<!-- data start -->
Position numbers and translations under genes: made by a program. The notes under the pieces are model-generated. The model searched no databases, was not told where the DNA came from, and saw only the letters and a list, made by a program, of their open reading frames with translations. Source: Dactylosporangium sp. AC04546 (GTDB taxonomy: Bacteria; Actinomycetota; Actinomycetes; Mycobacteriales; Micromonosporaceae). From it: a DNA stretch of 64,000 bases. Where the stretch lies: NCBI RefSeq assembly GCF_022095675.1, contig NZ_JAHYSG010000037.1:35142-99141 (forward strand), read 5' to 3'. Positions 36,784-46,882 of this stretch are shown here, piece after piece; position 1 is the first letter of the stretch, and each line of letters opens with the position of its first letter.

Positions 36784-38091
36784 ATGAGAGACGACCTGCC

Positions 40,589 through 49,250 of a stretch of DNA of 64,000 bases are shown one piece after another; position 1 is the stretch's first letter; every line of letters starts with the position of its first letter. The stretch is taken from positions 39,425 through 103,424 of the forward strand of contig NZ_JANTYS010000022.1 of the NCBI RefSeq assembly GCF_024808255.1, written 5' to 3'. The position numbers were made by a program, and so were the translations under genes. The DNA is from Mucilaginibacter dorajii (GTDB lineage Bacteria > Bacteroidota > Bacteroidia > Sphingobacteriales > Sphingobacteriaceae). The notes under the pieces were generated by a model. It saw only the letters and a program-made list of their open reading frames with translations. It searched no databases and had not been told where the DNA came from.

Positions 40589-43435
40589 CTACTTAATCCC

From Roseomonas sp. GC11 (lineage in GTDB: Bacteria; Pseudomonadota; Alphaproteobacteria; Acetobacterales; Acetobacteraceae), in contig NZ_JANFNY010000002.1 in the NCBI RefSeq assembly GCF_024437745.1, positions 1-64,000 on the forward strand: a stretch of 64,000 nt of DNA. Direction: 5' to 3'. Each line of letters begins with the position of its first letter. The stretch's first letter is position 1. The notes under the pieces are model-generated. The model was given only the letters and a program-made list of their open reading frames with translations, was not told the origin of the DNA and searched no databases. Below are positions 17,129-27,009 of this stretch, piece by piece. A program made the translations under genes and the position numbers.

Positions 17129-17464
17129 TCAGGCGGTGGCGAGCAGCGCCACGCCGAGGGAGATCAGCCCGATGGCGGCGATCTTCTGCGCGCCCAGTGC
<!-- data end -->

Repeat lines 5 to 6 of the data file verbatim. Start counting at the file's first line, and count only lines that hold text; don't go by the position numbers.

Positions 40589-43435
40589 CTACTTAATCCC